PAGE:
When Barbara Buncle finds herself short of money she dismisses the idea of keeping hens and decides to write a book instead. Not having much imagination she finds she can only write about people and places that she knows. Drawing her inspiration from her friends and neighbours in the village of Silverstream, she writes her first novel and has it published under the pseudonym of John Smith. When Disturber of the Peace turns out to be much more successful than Miss Buncle could ever have dreamed, it’s inevitable that the residents of Silverstream will eventually read it and recognise themselves within its pages. But how will they feel about the way they are represented in the book and what will happen if they discover who John Smith really is?
Delightful, charming, warm, cosy – those are the type of words I would use to describe Miss Buncle’s Book. Written in the 1930s, D.E. Stevenson captures perfectly the atmosphere of life in a small English village at that time – a place where everybody knows everybody else, where freshly baked breakfast rolls are delivered to the villagers every morning, where people meet for tea parties or musical evenings and gossip with the neighbours over the garden fence. The book is filled with a variety of interesting characters, all with their own quirks and eccentricities. Some of the most memorable include the formidable Mrs Featherstone Hogg, who is enraged by the unflattering way she is depicted in Miss Buncle’s book and leads the campaign against John Smith; Mr Hathaway the vicar and the scheming Vivian Greensleeves who has her eyes on his money; and the retired and lonely Colonel Weatherhead who faces a yearly battle with the Bishop.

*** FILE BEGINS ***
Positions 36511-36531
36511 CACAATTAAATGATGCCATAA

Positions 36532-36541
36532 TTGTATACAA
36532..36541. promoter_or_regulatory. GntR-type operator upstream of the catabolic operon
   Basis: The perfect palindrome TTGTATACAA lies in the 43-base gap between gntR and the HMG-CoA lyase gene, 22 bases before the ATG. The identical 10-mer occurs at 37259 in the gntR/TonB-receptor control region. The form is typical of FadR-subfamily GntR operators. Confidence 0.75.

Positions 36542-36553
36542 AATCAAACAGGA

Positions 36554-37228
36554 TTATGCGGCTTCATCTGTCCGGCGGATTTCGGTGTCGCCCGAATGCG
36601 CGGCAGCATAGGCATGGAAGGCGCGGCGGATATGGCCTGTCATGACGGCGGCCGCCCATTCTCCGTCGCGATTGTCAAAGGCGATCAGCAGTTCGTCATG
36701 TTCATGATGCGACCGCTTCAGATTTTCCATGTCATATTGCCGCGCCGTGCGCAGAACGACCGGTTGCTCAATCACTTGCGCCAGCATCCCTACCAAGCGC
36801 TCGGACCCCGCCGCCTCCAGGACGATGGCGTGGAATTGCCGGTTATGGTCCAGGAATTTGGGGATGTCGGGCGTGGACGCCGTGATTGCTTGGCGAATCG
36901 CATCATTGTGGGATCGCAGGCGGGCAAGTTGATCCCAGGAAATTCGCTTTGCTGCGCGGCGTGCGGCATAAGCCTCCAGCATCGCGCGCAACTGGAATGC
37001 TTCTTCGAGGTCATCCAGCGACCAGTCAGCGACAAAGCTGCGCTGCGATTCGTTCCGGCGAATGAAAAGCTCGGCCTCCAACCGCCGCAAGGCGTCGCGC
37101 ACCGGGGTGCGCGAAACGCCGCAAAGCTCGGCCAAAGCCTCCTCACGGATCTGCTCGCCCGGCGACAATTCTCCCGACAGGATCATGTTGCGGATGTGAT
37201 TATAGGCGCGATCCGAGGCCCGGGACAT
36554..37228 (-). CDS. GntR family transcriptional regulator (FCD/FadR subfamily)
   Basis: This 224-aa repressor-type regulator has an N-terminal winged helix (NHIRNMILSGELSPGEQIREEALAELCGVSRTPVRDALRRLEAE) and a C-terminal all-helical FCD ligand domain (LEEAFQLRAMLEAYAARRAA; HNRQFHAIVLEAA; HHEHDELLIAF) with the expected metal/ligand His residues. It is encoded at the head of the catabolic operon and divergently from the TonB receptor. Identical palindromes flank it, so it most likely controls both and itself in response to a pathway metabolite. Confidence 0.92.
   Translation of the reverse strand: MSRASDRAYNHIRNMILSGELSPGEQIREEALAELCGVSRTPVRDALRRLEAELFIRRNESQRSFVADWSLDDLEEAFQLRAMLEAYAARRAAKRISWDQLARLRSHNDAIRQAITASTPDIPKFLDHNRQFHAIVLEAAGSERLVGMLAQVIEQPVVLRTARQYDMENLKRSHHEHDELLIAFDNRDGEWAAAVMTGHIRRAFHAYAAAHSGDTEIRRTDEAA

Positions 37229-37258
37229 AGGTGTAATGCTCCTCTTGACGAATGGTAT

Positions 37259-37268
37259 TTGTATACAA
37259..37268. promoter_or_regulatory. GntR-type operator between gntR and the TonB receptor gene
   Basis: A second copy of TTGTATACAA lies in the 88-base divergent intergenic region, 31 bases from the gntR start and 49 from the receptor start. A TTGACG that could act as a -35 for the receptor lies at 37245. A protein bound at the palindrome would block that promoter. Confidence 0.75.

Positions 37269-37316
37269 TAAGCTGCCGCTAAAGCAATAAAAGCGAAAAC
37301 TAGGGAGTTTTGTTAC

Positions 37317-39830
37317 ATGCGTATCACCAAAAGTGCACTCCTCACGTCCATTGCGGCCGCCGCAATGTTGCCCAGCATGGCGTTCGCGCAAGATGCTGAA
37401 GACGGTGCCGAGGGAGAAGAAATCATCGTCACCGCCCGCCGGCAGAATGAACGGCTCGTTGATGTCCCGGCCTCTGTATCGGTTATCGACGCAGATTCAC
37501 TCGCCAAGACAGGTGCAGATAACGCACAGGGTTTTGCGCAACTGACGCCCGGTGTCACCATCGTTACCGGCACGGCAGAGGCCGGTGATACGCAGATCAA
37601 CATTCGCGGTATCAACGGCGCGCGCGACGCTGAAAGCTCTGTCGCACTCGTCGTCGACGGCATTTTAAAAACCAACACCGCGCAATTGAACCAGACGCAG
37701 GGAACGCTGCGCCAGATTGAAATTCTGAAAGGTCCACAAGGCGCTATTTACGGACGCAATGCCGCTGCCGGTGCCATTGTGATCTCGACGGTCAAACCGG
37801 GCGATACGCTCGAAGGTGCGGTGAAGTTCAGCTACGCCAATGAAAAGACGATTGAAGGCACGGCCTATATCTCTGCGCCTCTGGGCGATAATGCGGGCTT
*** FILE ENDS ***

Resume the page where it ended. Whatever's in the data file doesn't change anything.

Most of the inhabitants of Silverstream make an appearance in Disturber of the Peace and although Barbara Buncle takes the precaution of changing their names (Weatherhead becomes Waterfoot, for example, Miss King and Miss Pretty are renamed Miss Earle and Miss Darling, and Mr Fortnum becomes Mr Mason), she describes their personalities so accurately it’s not surprising that they were able to work out who the book was about! It was fun to see how they each reacted to discovering themselves in Miss Buncle’s story and having all their flaws exposed to the world.
I sent a copy of Miss Buncle’s Book to another blogger as a Secret Santa gift a couple of years ago because I thought it sounded wonderful, and when I saw that it was available through Netgalley I couldn’t wait to finally read it for myself. But although I did like it, I didn’t love it as much as I had hoped I would and as much as most other readers seem to have done. It was an enjoyable, relaxing read with lots of gentle humour and old-fashioned charm, but it lacked that special spark that would have lifted it from being a very good book to a great one. For me, this is a book that sounded better than it actually was, though I would still recommend it as a great way to escape from the stress of life for a while!
I received a review copy from Sourcebooks via Netgalley